A recent survey found that populations of polar bears in the western Canadian Arctic, including the western section of Hudson Bay, are rapidly declining. Specifically, the populations of female bears and young bears have dropped drastically.
Each year for the past five years, scientists have flown over the area where the town of Churchill is located—a popular tourist attraction known as the “polar bear capital of the world”—in an effort to estimate the number of bears and determine population trends.
Earlier this month, researchers reported they had seen 194 bears during their most recent survey from late August to early September 2021. They estimated a total bear population of 618 in comparison to 842 five years earlier.
“Comparison to aerial [survey] estimates from 2011 and 2016 suggests that the WH (Western Hudson Bay population) may be decreasing in abundance,” the study said. It also “revealed significant declines in the abundance of adult female and subadult bears [cubs] between 2011 and 2021.”
“The observed declines are consistent with long-standing predictions regarding the demographic effects of climate change on polar bears,” researchers said.
Researchers pointed to hunting and bear migration to new areas as probable causes of the population drop among other things.
Polar bears are disappearing fast from the western part of Hudson Bay, on the southern tip of the Canadian Arctic pic.twitter.com/rEuPfRo2KL
— Young Journalist (@AbdullahNuriya) December 24, 2022
Sea-ice habitat disappearing
With the Arctic warming up to four times faster than the rest of the globe, the bears’ sea-ice home is disappearing at an alarming rate.
There has been a gradual reduction in the thickness of the sea ice in the region, which means it now freezes later in the autumn and melts earlier in the spring. However, bears need the ice to travel around and hunt for seals.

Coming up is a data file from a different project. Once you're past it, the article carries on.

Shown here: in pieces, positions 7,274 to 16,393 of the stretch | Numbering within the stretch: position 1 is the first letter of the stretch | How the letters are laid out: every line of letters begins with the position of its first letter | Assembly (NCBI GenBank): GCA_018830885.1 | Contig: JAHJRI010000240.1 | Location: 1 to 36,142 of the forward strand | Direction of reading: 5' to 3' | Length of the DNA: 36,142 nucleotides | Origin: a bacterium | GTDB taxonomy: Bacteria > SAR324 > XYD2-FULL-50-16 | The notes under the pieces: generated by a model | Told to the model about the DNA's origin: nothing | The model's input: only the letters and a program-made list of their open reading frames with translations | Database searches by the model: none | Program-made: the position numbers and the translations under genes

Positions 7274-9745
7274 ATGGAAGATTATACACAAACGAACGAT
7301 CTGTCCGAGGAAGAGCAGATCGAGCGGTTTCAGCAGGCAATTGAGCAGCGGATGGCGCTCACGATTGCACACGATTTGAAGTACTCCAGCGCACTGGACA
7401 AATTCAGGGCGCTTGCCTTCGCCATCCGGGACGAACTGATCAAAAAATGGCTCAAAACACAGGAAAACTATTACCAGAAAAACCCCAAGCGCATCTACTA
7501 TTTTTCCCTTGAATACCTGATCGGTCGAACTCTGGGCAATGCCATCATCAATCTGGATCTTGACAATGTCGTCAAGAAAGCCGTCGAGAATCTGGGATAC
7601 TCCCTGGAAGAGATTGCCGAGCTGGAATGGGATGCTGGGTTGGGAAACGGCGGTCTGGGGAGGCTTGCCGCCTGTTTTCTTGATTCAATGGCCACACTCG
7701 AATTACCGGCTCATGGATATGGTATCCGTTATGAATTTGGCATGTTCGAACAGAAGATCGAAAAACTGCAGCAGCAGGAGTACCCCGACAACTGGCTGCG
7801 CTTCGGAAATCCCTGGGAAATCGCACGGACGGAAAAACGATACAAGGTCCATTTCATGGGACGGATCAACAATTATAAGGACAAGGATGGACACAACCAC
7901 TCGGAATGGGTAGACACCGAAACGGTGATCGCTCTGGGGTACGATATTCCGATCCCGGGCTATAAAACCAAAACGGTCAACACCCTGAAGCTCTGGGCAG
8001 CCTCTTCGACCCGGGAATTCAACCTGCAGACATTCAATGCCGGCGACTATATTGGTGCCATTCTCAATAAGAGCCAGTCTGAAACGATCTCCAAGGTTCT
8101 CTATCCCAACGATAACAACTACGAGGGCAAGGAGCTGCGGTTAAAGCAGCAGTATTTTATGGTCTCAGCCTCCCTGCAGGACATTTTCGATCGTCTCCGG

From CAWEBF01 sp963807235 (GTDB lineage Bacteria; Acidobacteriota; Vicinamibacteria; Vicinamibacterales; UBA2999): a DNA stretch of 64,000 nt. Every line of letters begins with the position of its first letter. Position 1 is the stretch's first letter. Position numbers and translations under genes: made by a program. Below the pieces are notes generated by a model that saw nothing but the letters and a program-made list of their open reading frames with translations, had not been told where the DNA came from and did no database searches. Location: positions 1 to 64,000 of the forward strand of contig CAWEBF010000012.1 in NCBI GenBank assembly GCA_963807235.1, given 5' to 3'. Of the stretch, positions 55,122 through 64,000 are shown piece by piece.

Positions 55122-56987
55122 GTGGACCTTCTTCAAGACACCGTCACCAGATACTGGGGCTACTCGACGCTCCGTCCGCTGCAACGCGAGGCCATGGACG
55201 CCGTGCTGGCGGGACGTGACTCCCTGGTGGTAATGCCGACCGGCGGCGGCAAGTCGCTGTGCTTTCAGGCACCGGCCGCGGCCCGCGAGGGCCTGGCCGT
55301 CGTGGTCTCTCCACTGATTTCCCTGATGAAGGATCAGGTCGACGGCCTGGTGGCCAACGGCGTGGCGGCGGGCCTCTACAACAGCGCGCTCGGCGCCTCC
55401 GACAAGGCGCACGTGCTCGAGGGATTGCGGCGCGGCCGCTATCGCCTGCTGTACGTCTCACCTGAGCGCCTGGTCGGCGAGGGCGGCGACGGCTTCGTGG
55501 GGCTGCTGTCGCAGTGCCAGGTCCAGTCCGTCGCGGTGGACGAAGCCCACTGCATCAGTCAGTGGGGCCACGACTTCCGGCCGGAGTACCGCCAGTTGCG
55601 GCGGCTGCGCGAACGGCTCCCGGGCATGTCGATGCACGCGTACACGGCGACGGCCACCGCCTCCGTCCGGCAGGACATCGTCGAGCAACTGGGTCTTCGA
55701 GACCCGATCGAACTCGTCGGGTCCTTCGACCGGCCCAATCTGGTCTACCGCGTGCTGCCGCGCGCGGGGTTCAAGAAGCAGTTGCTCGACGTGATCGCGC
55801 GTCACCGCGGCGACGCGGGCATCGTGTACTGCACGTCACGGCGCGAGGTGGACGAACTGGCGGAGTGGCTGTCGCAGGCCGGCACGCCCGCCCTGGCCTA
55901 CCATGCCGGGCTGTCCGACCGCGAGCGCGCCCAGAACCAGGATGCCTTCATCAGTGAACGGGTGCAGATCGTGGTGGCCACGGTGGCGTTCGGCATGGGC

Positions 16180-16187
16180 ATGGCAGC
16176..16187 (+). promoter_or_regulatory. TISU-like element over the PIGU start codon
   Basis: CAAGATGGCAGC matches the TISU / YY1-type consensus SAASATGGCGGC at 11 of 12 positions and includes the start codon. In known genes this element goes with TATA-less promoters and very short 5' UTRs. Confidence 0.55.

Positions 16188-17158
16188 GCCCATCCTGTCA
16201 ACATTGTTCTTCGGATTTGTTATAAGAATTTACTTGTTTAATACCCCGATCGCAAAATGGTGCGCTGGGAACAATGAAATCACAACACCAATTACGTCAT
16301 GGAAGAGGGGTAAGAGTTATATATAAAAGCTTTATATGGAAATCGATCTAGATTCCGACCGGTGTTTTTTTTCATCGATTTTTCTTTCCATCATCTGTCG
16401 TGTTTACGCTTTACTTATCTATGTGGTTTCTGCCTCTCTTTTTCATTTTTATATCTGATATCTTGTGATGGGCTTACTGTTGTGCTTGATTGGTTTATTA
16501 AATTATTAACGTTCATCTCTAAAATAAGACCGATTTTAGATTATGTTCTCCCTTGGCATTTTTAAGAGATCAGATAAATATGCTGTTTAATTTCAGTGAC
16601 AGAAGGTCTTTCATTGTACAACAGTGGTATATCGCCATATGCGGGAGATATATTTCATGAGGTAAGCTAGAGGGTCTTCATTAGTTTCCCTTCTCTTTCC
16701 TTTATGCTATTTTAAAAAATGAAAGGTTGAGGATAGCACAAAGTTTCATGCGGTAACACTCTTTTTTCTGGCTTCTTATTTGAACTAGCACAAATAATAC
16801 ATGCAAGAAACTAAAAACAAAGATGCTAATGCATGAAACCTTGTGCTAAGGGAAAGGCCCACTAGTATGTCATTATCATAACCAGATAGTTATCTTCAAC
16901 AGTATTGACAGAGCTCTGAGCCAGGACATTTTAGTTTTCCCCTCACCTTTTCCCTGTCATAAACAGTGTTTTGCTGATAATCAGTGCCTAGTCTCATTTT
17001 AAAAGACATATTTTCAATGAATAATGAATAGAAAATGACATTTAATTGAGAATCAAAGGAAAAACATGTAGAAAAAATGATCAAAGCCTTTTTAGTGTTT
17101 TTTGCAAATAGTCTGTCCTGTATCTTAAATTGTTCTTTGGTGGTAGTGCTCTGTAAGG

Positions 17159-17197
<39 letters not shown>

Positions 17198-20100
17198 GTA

According to the U.S. National Snow and Ice Data Center, about half of the summertime ice cover in the bay has been lost since the 1980s.
Given that 1,200 polar bears roamed the western shores of Hudson Bay in the 1980s, a paper published two years ago in the journal Nature Climate Change warned that this trend might lead to the near extinction of the animals.
How many polar bears are left worldwide?
It is estimated that between twenty-two and thirty-one thousand polar bears remain in the wild today. About three hundred polar bears are kept in zoos and other facilities. Hence, these animals are not included in wildlife population estimates.
While estimations of polar bear populations are still not low enough for the species to be considered ‘endangered,’ they are nevertheless alarmingly low. In terms of population stability, polar bears are classified as ‘vulnerable’ by the World Wildlife Fund (WWF). This means that there is always a risk of extinction.
For decades, this has been a major point of concern for conservationists, and the polar bear species has been designated as a “poster child for climate change.” Rising sea levels, which have a direct impact on these animals, are also a consequence of melting ice caps.
This causes the polar bear’s habitat to shrink in area and pushes the bears further inland, where they may come into contact with humans and be threatened. Furthermore, pollution is a major threat to polar bears as well. Surprisingly, the Arctic contains a significant amount of harmful chemicals and other contaminants.
Arctic animals at the bottom of the food chain are ingesting toxins, metals, and plastics deposited there by air and ocean currents. These contaminants are ingested by animals and then passed up the food chain.
Pollutants are quite potent by the time they are consumed by polar bears, and by the time they’re digested, the bears have already been severely impacted health-wise.